Book Review: The story of my life by Antonino Spinella

Coming from a long line of fishermen, it would be easy to assume Tony Spinella would naturally follow in their footsteps, but Tony’s life took a number of turns and diversions as a navy sailor, baker, cook, labourer and roadie for award-winning actress Ingrid Bergman, before the call of the sea lured him to Western Australia’s MidWest coast and on to Darwin.

Those who have met Tony will know him as a crayfisherman and pioneer of barramundi fishing in the open sea. Prior to this, barramundi fishing was almost exclusive to saltwater rivers.

Tony changed this way of fishing after a misadventure saw his boat wedged on a mudflat one kilometre out to sea from a river mouth. While stuck Tony, always the opportunist, noticed schools of barramundi popping nearby and after paddling a net around them from his dinghy, pulled in more than 500 kilograms of fish. The additional load ensured he had to sit and wait for the rising tide to return home, but it opened a new style of barramundi fishing for the Territory.

 

 

 

 

 

 

 

 

Tony shows off the new book, which is published in two languages.

The book is more than just a recollection of one man’s life and carries a number of stories that will resonate with commercial fisherman today who will identify with the underlying messages of a love-of-the-sea, confidence, risk taking, opportunity and the courage to follow your passion. It’s also about the value of sharing your journey with family and friends.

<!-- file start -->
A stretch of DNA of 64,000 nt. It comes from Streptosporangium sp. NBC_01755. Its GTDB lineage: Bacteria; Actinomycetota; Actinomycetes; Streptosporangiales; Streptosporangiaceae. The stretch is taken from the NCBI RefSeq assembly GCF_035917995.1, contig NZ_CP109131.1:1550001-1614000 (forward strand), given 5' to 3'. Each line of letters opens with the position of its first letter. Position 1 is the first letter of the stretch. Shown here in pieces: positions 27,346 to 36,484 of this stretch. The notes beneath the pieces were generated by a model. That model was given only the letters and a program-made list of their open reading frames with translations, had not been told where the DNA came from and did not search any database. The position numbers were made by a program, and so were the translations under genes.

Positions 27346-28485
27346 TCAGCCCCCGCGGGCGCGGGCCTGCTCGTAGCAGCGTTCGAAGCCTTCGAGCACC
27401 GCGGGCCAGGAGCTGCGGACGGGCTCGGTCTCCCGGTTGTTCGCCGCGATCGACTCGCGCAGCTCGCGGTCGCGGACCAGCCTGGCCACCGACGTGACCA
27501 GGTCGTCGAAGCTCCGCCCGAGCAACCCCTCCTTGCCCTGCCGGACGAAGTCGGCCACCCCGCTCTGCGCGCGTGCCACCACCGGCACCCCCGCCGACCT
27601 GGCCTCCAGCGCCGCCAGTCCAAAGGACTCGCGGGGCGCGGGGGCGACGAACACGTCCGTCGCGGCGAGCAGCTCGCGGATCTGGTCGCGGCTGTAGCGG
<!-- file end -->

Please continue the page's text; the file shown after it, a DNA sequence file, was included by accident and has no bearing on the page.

Reflecting Tony’s multi-cultural life, the easy-to-read book is printed in Italian and English and is loaded with anecdotes, comments and observations of life as a commercial fisherman.

Beyond the tale of a fisherman’s life, the stories provide a graphic insight into the changes in fishing practices over the last 50 years – particularly those in northern Australia – where a high-powered rifle was an essential part of preparation for a trip.

The stories are particularly engaging for those who have spent time in northern Australia, particularly the Darwin region, as the names and references will bring a smile to their face.

Not surprisingly, you’ll also find some sidebar-type stories which reference some of the wild encounters during his time in the Territory during the 1960s, when sharks were plentiful and crocs were large and angry.

The first edition of this book has almost sold out with limited copies still available. Those wanting to secure a copy should contact Angus Callander on eo@icu.org.au to place orders.